Affordability of Supply:
Response:
·         Affordable energy underpins economic growth prospects.
·         Energy prices have become more volatile in recent years.
·         Energy costs have grown rapidly over the past three years, and suppliers must be incentivised to partner with business to help them use energy more efficiently.
·         65% of businesses claim that energy price rises have adversely affected growth prospects.
·         Perception that UK energy costs are higher than continental Europe (Guernsey is higher still).
Recommendation:
·         Energy suppliers need to improve communication with business to ensure that energy saving initiatives are instigated, especially with smaller businesses (& households) who do not have specialist technical skills.
 
 
5.       GUERNSEY’S CURRENT ELECTRICITY REQUIREMENTS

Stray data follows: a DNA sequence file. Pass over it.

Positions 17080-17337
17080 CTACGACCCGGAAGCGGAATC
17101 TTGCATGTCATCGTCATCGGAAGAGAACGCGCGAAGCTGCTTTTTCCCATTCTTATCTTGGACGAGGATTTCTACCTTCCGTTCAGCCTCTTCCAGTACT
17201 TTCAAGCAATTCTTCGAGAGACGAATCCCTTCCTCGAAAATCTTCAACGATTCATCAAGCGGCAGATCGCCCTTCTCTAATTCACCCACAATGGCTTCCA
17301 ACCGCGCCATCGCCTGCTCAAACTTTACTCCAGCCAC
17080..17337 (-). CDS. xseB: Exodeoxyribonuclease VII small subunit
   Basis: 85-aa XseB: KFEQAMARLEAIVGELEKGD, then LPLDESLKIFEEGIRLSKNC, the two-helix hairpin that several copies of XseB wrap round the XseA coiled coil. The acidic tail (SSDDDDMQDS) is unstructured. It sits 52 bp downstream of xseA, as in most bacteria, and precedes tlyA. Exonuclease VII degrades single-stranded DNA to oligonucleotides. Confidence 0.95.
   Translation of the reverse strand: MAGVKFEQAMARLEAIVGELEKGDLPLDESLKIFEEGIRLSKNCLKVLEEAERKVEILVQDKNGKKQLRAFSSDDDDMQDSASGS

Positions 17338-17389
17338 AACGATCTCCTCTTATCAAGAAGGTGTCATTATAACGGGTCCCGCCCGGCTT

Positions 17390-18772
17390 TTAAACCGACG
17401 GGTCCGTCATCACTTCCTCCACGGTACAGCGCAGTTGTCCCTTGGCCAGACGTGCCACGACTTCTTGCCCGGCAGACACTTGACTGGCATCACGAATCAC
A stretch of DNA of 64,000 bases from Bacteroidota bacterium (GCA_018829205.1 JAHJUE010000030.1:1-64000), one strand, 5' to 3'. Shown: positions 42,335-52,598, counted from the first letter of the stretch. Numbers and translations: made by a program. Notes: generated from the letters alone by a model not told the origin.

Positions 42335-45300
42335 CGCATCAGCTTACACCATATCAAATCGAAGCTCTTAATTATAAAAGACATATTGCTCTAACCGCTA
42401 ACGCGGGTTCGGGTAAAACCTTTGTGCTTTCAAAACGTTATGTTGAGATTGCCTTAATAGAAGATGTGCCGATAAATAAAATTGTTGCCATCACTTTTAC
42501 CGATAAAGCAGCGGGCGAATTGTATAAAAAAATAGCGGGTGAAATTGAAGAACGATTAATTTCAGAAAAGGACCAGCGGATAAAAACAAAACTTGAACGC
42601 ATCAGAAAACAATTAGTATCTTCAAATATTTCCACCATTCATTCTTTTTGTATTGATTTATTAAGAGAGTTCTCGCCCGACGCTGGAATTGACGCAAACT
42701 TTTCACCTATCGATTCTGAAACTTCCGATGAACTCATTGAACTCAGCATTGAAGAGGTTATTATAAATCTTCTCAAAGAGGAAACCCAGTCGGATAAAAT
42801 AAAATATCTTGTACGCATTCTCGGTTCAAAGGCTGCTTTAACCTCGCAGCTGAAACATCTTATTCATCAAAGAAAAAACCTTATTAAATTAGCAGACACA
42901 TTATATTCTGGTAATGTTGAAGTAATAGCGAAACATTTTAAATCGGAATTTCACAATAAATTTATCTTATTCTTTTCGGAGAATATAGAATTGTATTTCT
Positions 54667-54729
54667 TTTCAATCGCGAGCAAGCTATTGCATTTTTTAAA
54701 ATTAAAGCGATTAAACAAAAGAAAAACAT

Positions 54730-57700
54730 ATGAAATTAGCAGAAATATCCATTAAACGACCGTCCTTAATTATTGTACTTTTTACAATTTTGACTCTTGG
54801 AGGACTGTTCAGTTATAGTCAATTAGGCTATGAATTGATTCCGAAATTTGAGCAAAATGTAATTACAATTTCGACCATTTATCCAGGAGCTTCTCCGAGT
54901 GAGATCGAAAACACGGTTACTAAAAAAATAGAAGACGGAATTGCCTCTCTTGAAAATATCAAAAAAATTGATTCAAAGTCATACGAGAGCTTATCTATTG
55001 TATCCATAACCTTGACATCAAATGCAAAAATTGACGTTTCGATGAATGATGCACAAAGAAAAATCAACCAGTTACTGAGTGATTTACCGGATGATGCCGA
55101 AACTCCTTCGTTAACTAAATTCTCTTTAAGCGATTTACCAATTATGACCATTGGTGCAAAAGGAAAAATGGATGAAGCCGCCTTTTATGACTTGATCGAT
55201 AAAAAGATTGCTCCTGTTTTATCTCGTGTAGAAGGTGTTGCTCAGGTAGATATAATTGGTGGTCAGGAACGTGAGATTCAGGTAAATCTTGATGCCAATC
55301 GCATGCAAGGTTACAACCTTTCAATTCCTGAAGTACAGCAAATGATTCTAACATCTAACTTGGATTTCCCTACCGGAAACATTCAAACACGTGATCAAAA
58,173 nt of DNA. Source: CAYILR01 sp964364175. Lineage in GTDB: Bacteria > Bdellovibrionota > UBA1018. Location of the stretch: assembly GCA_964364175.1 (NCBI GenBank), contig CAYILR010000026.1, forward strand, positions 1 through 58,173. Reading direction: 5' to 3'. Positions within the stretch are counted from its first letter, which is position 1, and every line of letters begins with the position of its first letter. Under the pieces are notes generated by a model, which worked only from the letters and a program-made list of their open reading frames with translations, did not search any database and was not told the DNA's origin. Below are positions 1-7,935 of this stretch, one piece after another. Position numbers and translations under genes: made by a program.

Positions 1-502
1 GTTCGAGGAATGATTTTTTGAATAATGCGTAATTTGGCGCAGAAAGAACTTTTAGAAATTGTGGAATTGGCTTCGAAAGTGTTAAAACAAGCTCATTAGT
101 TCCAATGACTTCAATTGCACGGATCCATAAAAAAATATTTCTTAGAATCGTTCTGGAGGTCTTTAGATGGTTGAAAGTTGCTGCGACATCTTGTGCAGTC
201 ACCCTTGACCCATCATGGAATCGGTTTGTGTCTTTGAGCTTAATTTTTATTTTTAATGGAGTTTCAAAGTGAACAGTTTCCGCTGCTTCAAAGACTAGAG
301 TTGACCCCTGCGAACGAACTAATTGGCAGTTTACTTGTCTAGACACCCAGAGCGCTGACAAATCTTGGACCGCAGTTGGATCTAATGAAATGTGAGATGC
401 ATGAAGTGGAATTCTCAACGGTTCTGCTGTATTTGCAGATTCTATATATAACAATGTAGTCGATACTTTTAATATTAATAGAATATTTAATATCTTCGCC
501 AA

Guernsey’s annual electricity consumption in 2011 was approx. 380GWh, up from approx. 275GWh in 2001. Peak daily demand has been up to 85MW.
While the consumption trend in Guernsey has been broadly flat for the past three years, it should be expected that electricity consumption is likely to rise further, due to:
·         Gently rising population.
·         Electricity gradually displacing other energy sources such as oil and gas and fuel oils.
·         Greater energy consumption from a changing industrial mix, such as power hungry data parks, which already consume approx. 20% of electricity supplied to the island.
Guernsey is currently reliant upon supply from both domestically generated sources and the CIEG link:
·         5 X Slow speed diesels                   (65MW)